Are You Ready?

Author

Plan Right Law

Posted on

Nov 16, 2022

Book/Edition

Utah - Utah

In 2012, at the age of 77, my mother passed away unexpectedly. We had just helped her move from St. George to South Jordan, Utah, where she could be closer to her children and grandchildren. Being that her mother had lived a relatively healthy life for nearly 102 years, we thought Mom would be around for a while longer. ‘Twas not to be.

None of us has an expiration date stamped on our label but that day is inevitable. Though the timing of Mom’s death was a saddening surprise for us, some important preparations, fortunately, had been made. There were a will and a trust. An executor and a trustee had been named. The new home was transferred by quitclaim to, and other assets put in the trust. Assets could be managed and distributed to the beneficiaries, money could be accessed, expenses paid, and, most helpful of all from my perspective, probate avoided.

As a trustee, I had authority to, among other things, contract with a realtor and sell the home, receive all income in respect of the decedent, and retain a CPA to file the final income tax return. All the companies and people I dealt with as trustee were very kind and considerate, but everyone expected to be paid any amounts due, including and particularly the IRS.

Recent events witnessed and reported reinforce the need to prepare. At a minimum, you ought to have a will, especially if you have young children. Through a will you appoint a guardian to care for your kids if you are gone. Choosing one is, of course, a very consequential decision. You should consider parties who love your kids and are willing and able to do the task. When nominating a guardian, it is not required to have only one person. Co-guardianships are commonly drafted. Also, the guardian does not necessarily have to or want to manage the money you leave behind. It is a matter of personal preference but structuring your estate so that the trustee manages the money, and the guardian manages the kids can be advantageous for everyone involved.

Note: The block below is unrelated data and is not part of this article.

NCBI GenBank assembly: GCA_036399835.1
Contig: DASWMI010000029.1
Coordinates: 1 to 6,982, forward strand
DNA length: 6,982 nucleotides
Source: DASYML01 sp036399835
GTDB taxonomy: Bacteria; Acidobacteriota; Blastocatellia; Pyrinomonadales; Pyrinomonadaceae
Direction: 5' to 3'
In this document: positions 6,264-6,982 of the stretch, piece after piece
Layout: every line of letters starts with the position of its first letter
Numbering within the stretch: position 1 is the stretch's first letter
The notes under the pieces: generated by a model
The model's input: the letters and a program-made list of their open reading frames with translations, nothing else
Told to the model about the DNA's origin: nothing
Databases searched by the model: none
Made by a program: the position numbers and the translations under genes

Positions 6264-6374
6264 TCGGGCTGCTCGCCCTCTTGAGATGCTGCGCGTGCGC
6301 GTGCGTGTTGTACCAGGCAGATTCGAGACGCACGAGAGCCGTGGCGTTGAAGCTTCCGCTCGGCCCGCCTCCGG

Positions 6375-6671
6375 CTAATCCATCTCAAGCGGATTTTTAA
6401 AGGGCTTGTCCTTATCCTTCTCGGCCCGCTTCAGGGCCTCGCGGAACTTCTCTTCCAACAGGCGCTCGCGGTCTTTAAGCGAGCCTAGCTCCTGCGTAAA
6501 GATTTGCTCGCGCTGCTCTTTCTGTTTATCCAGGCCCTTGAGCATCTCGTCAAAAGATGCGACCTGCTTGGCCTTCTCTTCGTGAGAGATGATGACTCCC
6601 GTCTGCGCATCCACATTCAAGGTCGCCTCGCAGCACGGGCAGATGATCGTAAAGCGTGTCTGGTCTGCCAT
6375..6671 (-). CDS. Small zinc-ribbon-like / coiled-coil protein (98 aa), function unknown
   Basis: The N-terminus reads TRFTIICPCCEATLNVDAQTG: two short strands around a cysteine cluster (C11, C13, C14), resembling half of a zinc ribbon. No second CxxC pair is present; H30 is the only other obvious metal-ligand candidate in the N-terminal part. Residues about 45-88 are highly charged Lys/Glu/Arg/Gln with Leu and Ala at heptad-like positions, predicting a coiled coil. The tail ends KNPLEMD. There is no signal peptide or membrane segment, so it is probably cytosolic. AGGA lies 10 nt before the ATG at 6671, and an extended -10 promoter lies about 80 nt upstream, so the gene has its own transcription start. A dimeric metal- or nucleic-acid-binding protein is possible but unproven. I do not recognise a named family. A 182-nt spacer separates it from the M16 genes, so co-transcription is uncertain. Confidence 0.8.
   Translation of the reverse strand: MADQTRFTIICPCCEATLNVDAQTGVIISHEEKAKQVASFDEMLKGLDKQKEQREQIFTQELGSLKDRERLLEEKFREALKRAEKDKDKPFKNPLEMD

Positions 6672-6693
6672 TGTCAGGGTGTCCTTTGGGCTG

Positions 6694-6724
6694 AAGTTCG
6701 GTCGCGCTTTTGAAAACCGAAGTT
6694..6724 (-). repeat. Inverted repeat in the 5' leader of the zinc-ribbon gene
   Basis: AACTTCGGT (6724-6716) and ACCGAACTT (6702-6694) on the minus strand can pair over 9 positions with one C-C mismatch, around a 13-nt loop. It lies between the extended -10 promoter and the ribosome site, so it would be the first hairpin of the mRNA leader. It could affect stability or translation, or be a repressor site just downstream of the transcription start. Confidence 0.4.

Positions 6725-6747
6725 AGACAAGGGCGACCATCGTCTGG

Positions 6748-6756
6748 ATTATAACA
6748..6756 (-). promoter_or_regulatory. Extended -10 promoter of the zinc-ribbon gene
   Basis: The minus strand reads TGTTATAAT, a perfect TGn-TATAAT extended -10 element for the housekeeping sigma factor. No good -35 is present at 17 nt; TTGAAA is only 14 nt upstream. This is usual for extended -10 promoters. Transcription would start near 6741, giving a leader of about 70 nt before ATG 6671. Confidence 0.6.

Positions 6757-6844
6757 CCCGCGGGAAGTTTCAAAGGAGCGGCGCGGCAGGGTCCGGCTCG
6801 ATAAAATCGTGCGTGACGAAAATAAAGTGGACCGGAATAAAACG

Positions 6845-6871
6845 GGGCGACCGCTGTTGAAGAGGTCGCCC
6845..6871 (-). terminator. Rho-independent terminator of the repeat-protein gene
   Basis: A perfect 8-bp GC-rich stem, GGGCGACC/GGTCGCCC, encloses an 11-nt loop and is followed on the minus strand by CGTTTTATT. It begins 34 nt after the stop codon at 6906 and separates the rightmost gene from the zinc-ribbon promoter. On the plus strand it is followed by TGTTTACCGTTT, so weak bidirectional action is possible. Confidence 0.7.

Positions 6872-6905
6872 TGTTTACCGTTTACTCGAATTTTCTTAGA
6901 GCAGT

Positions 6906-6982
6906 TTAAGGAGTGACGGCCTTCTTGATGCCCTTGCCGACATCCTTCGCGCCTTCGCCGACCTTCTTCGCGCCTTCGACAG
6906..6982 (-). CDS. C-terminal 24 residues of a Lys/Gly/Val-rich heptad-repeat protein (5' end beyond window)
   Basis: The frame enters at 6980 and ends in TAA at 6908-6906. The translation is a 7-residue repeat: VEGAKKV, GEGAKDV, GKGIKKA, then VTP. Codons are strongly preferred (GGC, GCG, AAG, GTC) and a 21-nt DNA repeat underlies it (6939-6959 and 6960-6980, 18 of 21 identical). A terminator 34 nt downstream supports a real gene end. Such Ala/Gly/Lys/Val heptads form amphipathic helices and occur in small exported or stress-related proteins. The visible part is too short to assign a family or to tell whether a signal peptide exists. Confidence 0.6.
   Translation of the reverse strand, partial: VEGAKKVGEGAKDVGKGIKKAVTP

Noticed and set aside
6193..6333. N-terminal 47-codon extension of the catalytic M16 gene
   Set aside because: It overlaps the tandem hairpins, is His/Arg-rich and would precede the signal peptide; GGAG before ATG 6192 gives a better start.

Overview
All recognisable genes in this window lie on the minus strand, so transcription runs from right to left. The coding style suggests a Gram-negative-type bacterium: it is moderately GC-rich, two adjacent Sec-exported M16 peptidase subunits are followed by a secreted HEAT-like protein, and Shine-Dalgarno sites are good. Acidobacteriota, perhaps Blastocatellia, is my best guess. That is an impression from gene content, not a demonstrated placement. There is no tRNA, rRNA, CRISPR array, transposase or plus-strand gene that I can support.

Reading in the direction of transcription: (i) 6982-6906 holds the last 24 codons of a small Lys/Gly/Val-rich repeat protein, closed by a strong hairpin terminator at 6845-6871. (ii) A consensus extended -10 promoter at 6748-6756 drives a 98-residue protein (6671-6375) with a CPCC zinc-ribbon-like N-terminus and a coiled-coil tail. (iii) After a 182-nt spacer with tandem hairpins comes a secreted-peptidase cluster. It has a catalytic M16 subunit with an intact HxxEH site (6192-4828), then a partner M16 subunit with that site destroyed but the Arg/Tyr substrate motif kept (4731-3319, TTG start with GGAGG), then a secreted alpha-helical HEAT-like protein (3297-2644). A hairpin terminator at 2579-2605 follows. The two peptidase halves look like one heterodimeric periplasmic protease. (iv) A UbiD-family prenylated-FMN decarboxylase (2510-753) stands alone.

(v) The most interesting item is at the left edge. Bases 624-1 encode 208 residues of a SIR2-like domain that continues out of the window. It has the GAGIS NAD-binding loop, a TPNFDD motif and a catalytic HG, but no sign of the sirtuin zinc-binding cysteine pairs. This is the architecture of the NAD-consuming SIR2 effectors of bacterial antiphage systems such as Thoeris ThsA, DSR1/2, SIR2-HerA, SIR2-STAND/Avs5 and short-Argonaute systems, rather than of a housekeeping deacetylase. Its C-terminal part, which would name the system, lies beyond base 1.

If you own a home, at a minimum you should have a living trust. Then the home does NOT have to go through the probate process upon your death. Probate is not always time-consuming and expensive, but it will be longer and more expensive than setting up a living trust now and putting your home in it (and it is all private)! Like I was able to do for my mother’s estate when you pass away the trustee can continue managing the home while determining how and when to sell the property. You can preserve more of the home’s value by eliminating the need for a “fire sale.” I kept the house in the trust for a few months until Spring approached and then sold for a very reasonable price.

I am grateful to my mother for a thousand things, one of which is that she had her attorney-son draft a will and trust for her (at a terrific “friends and family” discount!) I estimate we saved at least $5,000 in court costs, attorney’s fees, and other related expenses, and probably four- or five-months' time, by having a living trust.

So, ask yourself a few simple questions. Have you done what you can to lessen the pain and problems that will come for your family upon your passing? Will property flow how you want it to and to the people you want it to? Will your personal affairs remain private? Will your loved ones know your wishes? Will your minor or special- needs kids to have someone to care for them?

Are you ready?

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